Alaska Reference Database

The Alaska Reference Database originated as the standalone Alaska Fire Effects Reference Database, a ProCite reference database maintained by former BLM-Alaska Fire Service Fire Ecologist Randi Jandt. It was expanded under a Joint Fire Science Program grant for the FIREHouse project (The Northwest and Alaska Fire Research Clearinghouse). It is now maintained by the Alaska Fire Science Consortium and FRAMES, and is hosted through the FRAMES Resource Catalog. The database provides a listing of fire research publications relevant to Alaska and a venue for sharing unpublished agency reports and works in progress that are not normally found in the published literature.

 

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Displaying 1 - 10 of 23

Intensifying wildfire activity and climate change can drive rapid forest compositional shifts. In boreal North America, black spruce shapes forest flammability and depends on fire for regeneration. This relationship has helped black spruce maintain its...

Person: Baltzer, Day, Walker, Greene, Mack, Alexander, Arseneault, Barnes, Bergeron, Boucher, Bourgeau-Chavez, Brown, Carrière, Howard, Gauthier, Parisien, Reid, Rogers, Roland, Sirois, Stehn, Thompson, Turetsky, Veraverbeke, Whitman, Yang, Johnstone
Year: 2021
Resource Group: Document
Source: FRAMES

Wildfires emit large quantities of particles that affect Earth’s climate and human health. Black carbon (BC), commonly known as soot, is directly emitted to the atmosphere by wildfires and other processes and can be transported and deposited in remote...

Person: Sierra-Hernández, Beaudon, Porter, Mosley-Thompson, Thompson
Year: 2022
Resource Group: Document
Source: FRAMES

Climate change is a pervasive and growing global threat to biodiversity and ecosystems. Here, we present the most up-to-date assessment of climate change impacts on biodiversity, ecosystems, and ecosystem services in the U.S. and implications for...

Person: Weiskopf, Rubenstein, Crozier, Gaichas, Griffis, Halofsky, Hyde, Morelli, Morisette, Muñoz, Pershing, Peterson, Poudel, Staudinger, Sutton-Grier, Thompson, Vose, Weltzin, Whyte
Year: 2020
Resource Group: Document
Source: FRAMES

In 2015, researchers from the U.S. Department of Agriculture Forest Service, Rocky Mountain Research Station, Human Dimensions Program (hereafter U.S. Forest Service), and the University of Córdoba, Forest Engineering Department, Forest Fire Laboratory...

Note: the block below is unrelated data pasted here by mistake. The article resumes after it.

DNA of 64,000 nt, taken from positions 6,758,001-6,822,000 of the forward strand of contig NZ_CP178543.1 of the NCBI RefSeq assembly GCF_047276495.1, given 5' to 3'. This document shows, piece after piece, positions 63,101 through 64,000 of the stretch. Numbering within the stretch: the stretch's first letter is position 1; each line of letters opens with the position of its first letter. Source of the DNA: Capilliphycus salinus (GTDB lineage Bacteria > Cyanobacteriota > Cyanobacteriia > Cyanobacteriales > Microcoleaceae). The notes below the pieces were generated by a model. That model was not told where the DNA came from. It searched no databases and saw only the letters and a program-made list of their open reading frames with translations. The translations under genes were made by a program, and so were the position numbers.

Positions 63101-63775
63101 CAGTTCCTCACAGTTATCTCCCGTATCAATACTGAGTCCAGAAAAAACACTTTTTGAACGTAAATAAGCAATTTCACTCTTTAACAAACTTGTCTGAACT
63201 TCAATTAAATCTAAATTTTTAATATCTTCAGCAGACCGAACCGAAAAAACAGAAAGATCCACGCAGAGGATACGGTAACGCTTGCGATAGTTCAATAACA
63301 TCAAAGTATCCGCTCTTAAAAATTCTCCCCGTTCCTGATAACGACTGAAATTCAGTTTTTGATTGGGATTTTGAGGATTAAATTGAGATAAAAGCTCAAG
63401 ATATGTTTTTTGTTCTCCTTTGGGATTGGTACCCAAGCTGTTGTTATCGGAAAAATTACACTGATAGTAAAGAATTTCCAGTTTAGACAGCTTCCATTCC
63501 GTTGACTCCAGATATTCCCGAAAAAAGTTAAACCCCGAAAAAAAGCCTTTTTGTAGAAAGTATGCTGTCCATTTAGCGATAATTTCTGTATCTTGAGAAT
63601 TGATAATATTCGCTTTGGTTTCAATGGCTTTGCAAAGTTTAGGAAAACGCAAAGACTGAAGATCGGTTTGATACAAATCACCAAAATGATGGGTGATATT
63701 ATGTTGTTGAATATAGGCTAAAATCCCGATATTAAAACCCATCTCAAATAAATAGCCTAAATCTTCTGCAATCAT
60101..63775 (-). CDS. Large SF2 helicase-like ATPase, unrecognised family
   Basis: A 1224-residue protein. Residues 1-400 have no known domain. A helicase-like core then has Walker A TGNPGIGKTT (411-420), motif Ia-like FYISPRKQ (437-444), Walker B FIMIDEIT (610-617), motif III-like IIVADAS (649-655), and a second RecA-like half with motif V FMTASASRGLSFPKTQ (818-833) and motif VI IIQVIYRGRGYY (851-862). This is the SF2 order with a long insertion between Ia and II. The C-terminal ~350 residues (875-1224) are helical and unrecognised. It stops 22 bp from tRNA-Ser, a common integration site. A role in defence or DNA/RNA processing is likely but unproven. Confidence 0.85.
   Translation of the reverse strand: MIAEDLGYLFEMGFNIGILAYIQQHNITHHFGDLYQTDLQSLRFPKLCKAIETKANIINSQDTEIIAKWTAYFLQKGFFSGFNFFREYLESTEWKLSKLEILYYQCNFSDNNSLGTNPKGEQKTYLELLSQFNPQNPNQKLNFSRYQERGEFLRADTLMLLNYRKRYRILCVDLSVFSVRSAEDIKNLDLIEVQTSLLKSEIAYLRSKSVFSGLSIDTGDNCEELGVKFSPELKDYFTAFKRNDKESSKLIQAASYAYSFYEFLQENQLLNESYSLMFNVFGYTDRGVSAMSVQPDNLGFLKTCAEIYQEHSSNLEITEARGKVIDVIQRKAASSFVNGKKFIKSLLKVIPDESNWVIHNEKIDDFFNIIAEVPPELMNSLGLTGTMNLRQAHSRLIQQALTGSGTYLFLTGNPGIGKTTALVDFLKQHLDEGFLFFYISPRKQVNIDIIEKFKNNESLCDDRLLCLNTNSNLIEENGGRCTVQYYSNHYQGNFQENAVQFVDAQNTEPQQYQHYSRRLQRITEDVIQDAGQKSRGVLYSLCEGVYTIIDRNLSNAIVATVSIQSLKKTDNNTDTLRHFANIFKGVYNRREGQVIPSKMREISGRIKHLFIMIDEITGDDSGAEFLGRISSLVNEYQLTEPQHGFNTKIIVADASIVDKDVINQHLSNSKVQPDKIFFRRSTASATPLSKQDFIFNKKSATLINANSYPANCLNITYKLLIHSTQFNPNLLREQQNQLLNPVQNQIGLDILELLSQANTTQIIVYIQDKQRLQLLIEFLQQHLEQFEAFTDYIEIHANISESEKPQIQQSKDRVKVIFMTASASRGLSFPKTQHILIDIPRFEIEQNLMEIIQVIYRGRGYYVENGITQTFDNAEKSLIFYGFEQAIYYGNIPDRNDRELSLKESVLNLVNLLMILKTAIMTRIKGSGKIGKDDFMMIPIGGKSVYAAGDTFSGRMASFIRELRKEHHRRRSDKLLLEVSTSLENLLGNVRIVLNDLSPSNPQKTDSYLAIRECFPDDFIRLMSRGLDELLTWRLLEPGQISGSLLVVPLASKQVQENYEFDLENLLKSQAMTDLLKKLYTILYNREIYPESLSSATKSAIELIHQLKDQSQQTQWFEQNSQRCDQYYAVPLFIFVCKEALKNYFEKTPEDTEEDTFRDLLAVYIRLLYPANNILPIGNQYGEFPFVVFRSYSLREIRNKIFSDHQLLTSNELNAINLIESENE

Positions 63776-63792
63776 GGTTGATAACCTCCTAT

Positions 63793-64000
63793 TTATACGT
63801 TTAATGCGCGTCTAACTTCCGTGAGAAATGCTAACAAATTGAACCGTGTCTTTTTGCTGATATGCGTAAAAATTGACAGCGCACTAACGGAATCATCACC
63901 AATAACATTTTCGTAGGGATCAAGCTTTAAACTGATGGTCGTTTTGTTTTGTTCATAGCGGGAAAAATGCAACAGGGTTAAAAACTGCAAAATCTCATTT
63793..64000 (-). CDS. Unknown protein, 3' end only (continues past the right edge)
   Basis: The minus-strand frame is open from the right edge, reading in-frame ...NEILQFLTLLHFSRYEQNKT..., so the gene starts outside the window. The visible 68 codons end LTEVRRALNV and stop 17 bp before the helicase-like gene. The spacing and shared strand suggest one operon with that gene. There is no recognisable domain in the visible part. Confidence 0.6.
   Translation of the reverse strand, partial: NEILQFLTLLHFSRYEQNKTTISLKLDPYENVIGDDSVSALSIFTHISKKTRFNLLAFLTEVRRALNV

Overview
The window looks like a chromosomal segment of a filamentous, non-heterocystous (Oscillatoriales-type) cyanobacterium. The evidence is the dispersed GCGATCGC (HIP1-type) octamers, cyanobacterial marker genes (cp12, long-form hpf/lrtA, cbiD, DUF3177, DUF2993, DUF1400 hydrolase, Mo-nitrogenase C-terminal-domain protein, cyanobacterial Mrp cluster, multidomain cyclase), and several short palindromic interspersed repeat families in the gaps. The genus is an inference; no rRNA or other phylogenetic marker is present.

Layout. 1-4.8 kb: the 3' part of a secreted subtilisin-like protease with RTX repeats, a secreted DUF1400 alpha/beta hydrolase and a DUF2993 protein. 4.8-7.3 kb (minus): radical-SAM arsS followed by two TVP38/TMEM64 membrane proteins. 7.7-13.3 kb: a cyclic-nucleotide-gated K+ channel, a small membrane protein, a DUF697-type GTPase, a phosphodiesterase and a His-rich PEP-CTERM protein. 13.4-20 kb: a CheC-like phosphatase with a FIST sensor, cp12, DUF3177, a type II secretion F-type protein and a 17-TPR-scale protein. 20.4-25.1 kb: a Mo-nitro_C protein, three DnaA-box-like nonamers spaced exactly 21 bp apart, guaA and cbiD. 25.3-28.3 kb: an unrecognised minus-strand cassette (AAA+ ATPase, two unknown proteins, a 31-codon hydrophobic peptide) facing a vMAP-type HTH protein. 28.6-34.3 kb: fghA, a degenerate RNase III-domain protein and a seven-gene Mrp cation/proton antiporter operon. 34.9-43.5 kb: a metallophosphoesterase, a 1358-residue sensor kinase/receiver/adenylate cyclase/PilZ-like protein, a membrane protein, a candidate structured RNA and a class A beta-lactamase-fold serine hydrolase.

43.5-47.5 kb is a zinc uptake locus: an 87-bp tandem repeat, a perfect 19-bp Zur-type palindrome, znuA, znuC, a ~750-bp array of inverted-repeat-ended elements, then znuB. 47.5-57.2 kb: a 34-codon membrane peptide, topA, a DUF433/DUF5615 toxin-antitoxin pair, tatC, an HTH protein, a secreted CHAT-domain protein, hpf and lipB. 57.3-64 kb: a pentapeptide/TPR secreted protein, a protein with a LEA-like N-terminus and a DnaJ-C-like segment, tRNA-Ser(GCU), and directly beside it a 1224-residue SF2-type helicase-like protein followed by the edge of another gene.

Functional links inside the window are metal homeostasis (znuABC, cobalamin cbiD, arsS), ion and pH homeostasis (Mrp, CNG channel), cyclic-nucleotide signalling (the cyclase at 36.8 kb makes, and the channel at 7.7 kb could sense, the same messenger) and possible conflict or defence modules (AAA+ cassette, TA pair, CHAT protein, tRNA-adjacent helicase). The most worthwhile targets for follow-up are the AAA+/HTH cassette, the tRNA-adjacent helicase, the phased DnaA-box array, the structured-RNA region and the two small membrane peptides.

Person: Rodríguez y Silva, Molina Martínez, Thompson, O'Connor
Year: 2020
Resource Group: Document
Source: FRAMES

Wildland fire management is subject to manifold sources of uncertainty. Beyond the unpredictability of wildfire behavior, uncertainty stems from inaccurate/missing data, limited resource value measures to guide prioritization across fires and resources...

Person: Thompson, Calkin
Year: 2011
Resource Group: Document
Source: TTRS

The Landscape Fire and Resource Management Planning Tools (LANDFIRE) Project is mapping wildland fuels, vegetation, and fire regime characteristics across the United States. The LANDFIRE project is unique because of its national scope, creating an...

Person: Reeves, Ryan, Rollins, Thompson
Year: 2009
Resource Group: Document
Source: TTRS

The predicted increase in climate warming will have profound impacts on forest ecosystems and landscapes in Canada because of increased temperature, and altered disturbance regimes. Climate change is predicted to be variable within Canada, and to cause...

Person: Thompson, Flannigan, Wotton, Suffling
Year: 1998
Resource Group: Document
Source: TTRS

[no description entered]

Person: Thompson, Simard, Titman
Year: 2006
Resource Group: Document
Source: TTRS

From the text...'Obviously, there are many ways to categorize plants and animals that people are concerned about. For this chapter, the Terrestrial Team focused on the categories public land managers typically must address as part of their...

Person: Thompson, Zollner, Bukenhofer, Hensley, Houf
Year: 1999
Resource Group: Document
Source: TTRS

Eastern white pine (Pinus strobus L.) does not regenerate well in the absence of fire, or without mechanical exposure of mineral soil, while balsam fir (Abies balsamea L. Mill.) is a common understory species on sites occupied by white pine. We...

Person: Duchesne, Herr, Wetzel, Thompson, Reader
Year: 2000
Resource Group: Document
Source: TTRS